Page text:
Tuesday, July 31, 2007

It's Tourist Season in San Francisco!

Just yesterday on the Ferry sat next to a group of Married Cousins from Over There who were happily pawing through their bag of the day's acquisitions: Alcatraz Penitentiary Swim Team t-shirts for the whole extended family.

Meanwhile, I've discovered a treasure trove of photos over at the San Francisco Public Library's online archives. Here's another visitor to our fair City from back in 1919! (Tall guy in back, sorta looks like Alan Rickman. Not the statue.)

There's another great photo of the same guy out in front of a Grateful Dead concert at Winterland (still open back then) holding the requisite "I need a miracle" sign. The Library said he was on a business trip, talking with Silicon Valley venture capitalists for some funding for a start-up.

Saturday, July 28, 2007

Strange Sounds from the MySpace Grounds

The new Dun Ringles CD has arrived! Only 100 copies of this exceptionally pure prog-rock sound from Stornoway in the Outer Hebrides will be made available for the general public.

I was out of my blogging habits when I first met the Dun Ringles (and their much more avante friends The Guireans), so I'll have to quickly summarize by quoting liberally from their MySpace Page:

Band Members - Jason; Lead Guitar, bass, drum progs, keyboards,mandolin, backing vocals Robin;Keyboards, mandolin, accordion, backing vocals Wattie; lead vocals, bass, backing vocals Jon;lead guitar,mandolin, fiddle, backing vocals

Influences - Peatstacks Tractors Salmon Poaching Jethro Tull Horslips Cardiacs Crowded House Jori and Innes Isles FM The Comhairle Queen Deep Purple Blackmores Night The Valtos Outdoor Centre The Castle Grounds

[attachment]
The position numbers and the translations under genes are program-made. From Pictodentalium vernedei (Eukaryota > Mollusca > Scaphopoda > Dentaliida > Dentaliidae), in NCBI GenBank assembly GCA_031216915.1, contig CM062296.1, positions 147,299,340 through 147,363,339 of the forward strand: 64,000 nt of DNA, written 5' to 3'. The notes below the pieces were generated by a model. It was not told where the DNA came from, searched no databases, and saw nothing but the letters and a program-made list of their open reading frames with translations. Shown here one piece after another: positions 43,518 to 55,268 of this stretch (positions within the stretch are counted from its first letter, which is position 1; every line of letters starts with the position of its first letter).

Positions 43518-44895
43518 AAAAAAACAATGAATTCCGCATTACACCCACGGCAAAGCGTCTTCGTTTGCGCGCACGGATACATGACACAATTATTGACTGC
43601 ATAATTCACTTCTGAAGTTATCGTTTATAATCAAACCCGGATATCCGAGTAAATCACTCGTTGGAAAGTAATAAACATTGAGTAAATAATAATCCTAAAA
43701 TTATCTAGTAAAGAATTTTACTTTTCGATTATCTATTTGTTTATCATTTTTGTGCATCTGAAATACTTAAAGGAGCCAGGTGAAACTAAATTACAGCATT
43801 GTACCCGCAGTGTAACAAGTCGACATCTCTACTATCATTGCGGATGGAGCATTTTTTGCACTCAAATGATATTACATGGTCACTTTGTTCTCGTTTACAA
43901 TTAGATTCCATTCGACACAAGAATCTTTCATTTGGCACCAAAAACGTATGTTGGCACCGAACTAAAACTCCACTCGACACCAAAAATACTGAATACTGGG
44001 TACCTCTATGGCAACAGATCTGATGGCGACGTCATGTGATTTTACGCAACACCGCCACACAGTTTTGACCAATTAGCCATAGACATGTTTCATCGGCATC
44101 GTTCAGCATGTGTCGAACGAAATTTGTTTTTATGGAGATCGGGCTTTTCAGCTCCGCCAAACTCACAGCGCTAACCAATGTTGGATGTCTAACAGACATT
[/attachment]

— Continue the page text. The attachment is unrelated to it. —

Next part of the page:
Keeping the flame of Avante Gaelic Obscurist Folk Rock alive in the Outer Hebrides. Two sets of brothers( jason and jon/robin and wattie) fused together by an irrate record company and not allowed out to play until they have played Madison Square Garden at least twice and sold more than 2 copies of Redun from Fonn. Writing idiosyncratic songs about life in the Western Isles is all they do, spending long hours in candle-lit garrets and sipping from bottles of Absinthe whilst wearing fingerless gloves and muttering to themselves like some old geezer from a Dickens novel. Written seven or eight albums worth of songs and amassed a small but fanatical fan base (which also has a branch on Norway!!!!!!!! thanks Irene) whislt trying to keep the wolf from the door. If you want to know about Peatman, the illusive Funky Peatstack, Hump-backed lobsters and many characters of a Stornowegian slant, then this is the band for you.

Saturday, July 21, 2007

The Unfortunate Cup of Tea

"She was a cattleman's daughter, but all the horse men knew her."

Lately, my husband has lured me into a weekend hobby that is giving the Internet a run for its money. A hobby so compelling that it has me looking at horses with a whole new level of respect.

What's involved here are six plots of land in our community garden: two are ours in perpetuity and then I'm exercising squatters' rights on the other four for the purpose of growing pumpkins. (Being a slightly later season crop, this was an ideal use for the plots left unclaimed after mid-April.) I have one main field of jacks and sugar-pies, complete with a fierce "Road Warrior" style scarecrow, a left-over prop from a college production of Macbeth, and a sign proclaiming it The Great Pumpkin Patch. Nasturtiums and purple bush bean plants here and there for the color (and as an open invitation to ever-helpful bees.)